And we’re going to spend the night here. And they have this amazing ceremony for us, all that Mark Burnett and Bear Grylls was there for. And it was really, really cool. Spent the night out there. We were up, I think it was 4:00 AM. Sun is starting to come up. They march us out to a middle of a field. And of course, you know, it’s television. So Bear Grylls comes flying in on his helicopter, drops in very dramatic form and pulls a huge map. So now we can see the entire race course. But how it works is you get very small pieces of the map at a time. So we got a very small piece that said you will be paddling and sailing to this point. Right. So, you know, and then you had to collect these medallions along the way to show that you had been certain places and things.
Yeah. And so how long was the span of time that you were in the race?
We were in the race a total of three days. And so we were out after that. We had a very dramatic—for us it was, it was really cool. We got to hike a volcano in the middle of the night. The thing that I will say that, Fiji is beautiful. It’s exactly what you imagined it to be. But what people don’t know about Fiji is how unbelievably kind the people are. And so we would be hiking a volcano in the middle of the night and the Fijian people would be out saying, hola, bula, Oh, Americans or wherever. Cause there was 62 other countries there, I believe. And so, you know, whatever country you were from, they’d be screaming your name. And so that was just a huge part of the morale of things to come around a corner. And there was somebody cheering you on when you think there’s no way. And they would say like, do you need food? Do you need my home? You know, and this is a very undeveloped country. And so their homes are very sparse and you know, they may have one mattress for their whole entire family, but they’re willing to give you their whole everything for you to take a rest.
So what would you say in the whole experience, what was the most challenging part of it for you?
The most challenging part would be the teamwork part. When you’re doing a race like this or anything where you set off into the unknown, you have to have a very, very tight-knit team and you need to have worked with each other a lot in the past just to know each other’s idiosyncrasies, but also to know what a high looks like for somebody and what a low looks like and how you can help them when they’re in that low, because you’re going to need help too eventually. And so the challenge for us was truly just the teamwork aspect of it and working together.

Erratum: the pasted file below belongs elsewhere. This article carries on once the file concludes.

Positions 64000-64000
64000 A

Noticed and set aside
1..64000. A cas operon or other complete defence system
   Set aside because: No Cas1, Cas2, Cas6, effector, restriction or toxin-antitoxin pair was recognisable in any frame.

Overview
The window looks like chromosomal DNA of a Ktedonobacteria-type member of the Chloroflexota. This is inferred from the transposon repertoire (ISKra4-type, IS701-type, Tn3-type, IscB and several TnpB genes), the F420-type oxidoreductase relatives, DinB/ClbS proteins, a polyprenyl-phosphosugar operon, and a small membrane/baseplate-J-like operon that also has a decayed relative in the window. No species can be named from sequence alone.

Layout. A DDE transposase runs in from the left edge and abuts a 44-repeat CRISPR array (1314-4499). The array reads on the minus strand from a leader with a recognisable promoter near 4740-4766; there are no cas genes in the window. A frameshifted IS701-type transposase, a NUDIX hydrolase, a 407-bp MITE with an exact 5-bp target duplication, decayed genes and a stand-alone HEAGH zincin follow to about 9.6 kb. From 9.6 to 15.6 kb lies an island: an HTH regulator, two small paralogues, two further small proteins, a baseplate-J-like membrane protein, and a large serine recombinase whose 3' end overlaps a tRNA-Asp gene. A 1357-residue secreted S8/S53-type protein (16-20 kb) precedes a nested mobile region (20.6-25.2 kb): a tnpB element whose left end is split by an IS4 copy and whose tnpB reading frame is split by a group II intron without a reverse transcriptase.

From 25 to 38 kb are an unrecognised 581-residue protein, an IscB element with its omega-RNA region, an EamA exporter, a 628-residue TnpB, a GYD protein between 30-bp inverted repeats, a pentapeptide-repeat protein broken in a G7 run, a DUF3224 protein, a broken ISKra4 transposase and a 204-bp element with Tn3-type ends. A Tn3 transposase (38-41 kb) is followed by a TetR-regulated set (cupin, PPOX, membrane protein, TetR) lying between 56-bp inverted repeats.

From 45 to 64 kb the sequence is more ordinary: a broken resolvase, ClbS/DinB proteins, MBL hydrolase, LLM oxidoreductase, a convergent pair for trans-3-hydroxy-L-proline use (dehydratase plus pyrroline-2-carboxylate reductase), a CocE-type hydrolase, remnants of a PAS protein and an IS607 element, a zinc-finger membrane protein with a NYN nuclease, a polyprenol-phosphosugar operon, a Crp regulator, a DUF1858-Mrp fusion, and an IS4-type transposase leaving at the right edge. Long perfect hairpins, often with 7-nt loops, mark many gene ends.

So what would you say you learned about leadership as in your own personal leadership from this experience?
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From a leadership point of view, for me, I learned that the first thing I always do is take responsibility to step outside of the situation and look at it from above and say, what is really happening here? What emotions can I remove in order to make a better decision? And that’s when I talk about teamwork, that’s part of it is trusting your team to then take what’s happening and be able to remove the emotion and make an appropriate decision. The other portion of it too is you need to be able to trust those that you’re working with. And so, relationships are very, very important, but a good working relationship is what’s important. So, yeah.
Was there anything you would’ve done differently looking back?
Yeah, I would have, when we were out of the race, what happened was there was a huge—I’m used to it being from Florida, but it was what we call summer storm.
So, you know, four or five o’clock every day, we have these massive thunderstorms that come through and that’s what was happening. We were also stuck between two islands. So our little Camakau had been hit by another boat and was taking on water. So, we were starting to, our Camakau was starting to flip, the storm’s coming and I stopped trusting my team. And I stopped believing in what we had created as far as a working relationship had gone. So looking back, I wish I would have taken the moment to get unemotional and figure out the situation. Instead of looking at Kara, who’s now my wife, and being like, I’m done, I no longer trust this because I could have made an unemotional decision and moved forward.
I guess it’s in the heat of the moment there, it’s hard to kind of distance yourself from—